Fully featured mode solver for generating modal sources and measuring mode amplitudes, including bent and angled waveguides. Quick set-up of strip, rib, and coupled waveguide geometries.
Several source definitions including plane wave, Gaussian beam, modal source, and user defined current distributions.
Frequency-domain and time-domain monitors for measuring field patterns, flux transmission, and modal amplitudes.
Shape and density-based inverse design framework.
Resonance finder tool to calculate the quality factor of long-lived resonances without the need of running simulations for a long time.
Near field to far field transformation tool for analyzing the far field response of your device without needing to model the entire geometry. May perform server-side computation to save time and reduce data needed to download.
The Tidy3D Python interface generates JSON files containing all the simulation specifications, including structures, sources, and monitor parameters. These files can be opened in the web-based Graphical User Interface (GUI), where all the components can be visualized in a 3D interface. Simulations built using the GUI can also be loaded using Python script.
The Tidy3D package allows users to define their simulation programmatically as a collection of basic components, such as geometries, materials, sources, and monitors. Each of these components is a data structure with a well-defined schema combined with validations that ensure that the contents are properly set up. These validations ensure that if a simulation is set up incorrectly, it is immediately caught before starting the FDTD, which saves time and effort. Here is an example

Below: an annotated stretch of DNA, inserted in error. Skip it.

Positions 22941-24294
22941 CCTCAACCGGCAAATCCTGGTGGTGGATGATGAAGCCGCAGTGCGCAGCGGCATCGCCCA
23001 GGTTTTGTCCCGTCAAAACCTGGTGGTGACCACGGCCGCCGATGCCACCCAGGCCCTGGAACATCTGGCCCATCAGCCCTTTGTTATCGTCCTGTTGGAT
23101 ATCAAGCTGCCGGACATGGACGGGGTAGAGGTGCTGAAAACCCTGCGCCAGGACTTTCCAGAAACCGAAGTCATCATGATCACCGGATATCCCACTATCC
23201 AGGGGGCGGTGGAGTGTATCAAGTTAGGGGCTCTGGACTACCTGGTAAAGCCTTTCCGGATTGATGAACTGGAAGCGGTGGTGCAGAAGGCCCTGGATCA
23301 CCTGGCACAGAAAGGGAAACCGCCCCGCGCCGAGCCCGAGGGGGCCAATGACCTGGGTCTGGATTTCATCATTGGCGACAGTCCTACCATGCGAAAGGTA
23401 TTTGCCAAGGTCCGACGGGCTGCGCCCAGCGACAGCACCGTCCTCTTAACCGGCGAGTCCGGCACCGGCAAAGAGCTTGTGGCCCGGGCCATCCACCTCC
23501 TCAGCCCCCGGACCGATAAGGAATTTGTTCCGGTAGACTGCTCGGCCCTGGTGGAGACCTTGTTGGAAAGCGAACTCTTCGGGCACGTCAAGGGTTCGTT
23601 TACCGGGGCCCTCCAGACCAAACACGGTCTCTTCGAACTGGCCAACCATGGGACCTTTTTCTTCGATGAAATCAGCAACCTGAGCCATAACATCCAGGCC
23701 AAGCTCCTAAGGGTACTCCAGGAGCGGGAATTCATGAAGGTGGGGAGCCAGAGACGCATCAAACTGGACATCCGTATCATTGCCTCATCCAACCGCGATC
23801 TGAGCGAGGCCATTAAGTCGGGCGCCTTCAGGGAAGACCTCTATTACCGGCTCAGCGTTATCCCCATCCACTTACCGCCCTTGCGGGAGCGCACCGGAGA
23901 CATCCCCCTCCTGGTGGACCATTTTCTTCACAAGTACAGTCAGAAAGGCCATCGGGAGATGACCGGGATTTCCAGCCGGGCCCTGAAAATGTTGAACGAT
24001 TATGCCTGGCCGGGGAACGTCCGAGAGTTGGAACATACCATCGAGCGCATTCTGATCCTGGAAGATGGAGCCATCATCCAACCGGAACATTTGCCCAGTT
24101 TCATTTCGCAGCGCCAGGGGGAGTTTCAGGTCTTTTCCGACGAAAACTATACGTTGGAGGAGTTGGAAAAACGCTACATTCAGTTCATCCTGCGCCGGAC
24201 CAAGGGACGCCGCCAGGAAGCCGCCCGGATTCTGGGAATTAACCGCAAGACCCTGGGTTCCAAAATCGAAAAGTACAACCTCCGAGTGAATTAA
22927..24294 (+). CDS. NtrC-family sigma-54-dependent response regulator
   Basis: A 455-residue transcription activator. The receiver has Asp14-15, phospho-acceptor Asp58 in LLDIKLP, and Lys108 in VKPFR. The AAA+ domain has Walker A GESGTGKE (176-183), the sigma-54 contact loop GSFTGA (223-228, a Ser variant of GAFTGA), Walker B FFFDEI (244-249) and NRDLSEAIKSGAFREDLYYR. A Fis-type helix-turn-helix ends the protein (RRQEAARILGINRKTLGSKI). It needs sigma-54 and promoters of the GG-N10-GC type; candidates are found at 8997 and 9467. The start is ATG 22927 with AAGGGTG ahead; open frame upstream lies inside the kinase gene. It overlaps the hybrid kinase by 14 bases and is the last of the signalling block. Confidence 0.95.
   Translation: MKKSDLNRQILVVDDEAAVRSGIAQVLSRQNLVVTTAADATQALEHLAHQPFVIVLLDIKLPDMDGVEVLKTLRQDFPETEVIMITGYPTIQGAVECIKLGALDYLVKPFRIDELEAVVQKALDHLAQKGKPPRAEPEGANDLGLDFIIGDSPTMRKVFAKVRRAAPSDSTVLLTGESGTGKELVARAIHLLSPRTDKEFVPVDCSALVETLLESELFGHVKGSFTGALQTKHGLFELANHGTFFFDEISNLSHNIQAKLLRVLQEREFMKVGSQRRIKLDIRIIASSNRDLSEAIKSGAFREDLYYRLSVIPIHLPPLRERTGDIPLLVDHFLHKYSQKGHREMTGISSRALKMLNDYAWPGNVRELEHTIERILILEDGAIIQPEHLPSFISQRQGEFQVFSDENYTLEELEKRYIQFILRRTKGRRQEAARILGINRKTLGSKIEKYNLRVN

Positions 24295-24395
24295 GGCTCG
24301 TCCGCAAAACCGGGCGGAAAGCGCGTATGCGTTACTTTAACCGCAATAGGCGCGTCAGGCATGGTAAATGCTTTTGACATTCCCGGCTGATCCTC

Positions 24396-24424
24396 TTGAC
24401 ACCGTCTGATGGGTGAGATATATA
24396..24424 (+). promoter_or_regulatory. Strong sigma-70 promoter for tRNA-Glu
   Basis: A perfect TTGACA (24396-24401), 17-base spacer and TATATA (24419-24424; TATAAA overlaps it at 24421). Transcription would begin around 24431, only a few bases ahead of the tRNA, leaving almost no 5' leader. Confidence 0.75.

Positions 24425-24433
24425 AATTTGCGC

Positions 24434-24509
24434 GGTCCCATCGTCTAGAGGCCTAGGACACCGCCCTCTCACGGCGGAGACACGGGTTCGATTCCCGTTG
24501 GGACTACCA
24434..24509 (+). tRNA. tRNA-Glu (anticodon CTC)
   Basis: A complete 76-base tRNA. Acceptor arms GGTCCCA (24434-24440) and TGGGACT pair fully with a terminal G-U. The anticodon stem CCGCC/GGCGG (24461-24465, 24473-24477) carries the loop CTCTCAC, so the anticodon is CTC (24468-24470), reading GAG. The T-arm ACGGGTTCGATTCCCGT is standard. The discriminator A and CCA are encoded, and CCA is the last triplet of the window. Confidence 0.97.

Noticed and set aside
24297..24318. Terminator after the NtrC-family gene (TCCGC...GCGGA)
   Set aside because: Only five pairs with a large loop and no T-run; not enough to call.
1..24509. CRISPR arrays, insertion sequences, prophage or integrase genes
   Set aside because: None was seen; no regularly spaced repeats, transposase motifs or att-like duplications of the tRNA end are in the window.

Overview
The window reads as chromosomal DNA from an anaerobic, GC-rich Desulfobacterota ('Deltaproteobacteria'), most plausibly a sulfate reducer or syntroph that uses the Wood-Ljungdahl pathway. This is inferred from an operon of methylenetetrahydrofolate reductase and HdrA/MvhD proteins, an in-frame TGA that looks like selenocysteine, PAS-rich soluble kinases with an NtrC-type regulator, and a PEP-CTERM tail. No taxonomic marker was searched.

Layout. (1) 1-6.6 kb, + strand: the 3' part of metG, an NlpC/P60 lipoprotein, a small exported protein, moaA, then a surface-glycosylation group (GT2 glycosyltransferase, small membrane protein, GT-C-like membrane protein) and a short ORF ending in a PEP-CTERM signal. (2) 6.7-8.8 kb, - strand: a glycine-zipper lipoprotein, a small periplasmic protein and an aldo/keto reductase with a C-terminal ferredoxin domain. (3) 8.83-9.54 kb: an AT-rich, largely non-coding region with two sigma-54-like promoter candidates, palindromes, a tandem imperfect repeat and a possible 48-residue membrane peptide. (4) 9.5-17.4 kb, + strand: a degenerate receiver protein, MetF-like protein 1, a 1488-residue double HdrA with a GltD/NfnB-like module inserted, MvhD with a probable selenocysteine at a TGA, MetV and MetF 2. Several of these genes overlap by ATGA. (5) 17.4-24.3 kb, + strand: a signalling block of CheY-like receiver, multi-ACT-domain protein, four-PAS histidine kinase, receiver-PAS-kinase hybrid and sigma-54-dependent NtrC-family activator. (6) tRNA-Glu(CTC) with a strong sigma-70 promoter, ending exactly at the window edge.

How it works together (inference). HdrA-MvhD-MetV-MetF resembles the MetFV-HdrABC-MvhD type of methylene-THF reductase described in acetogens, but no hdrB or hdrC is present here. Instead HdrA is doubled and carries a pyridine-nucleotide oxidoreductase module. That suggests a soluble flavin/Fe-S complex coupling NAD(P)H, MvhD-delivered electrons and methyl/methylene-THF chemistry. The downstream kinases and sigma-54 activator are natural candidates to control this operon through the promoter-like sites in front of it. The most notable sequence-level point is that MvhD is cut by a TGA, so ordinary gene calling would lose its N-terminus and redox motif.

All components are combined into a single Simulation object, which defines an FDTD simulation and can be easily visualized, validated, and exported to a JSON file. We leverage the pydantic python package to define these components. Here is a minimum working example of a Simulation object containing 5 cylinders that are defined programmatically by looping over their positions.
Next, the simulation is sent to Flexcompute’s servers through a simple API call from python. The progress of the job is monitored in real time and other functionalities for controlling the job are available directly from python.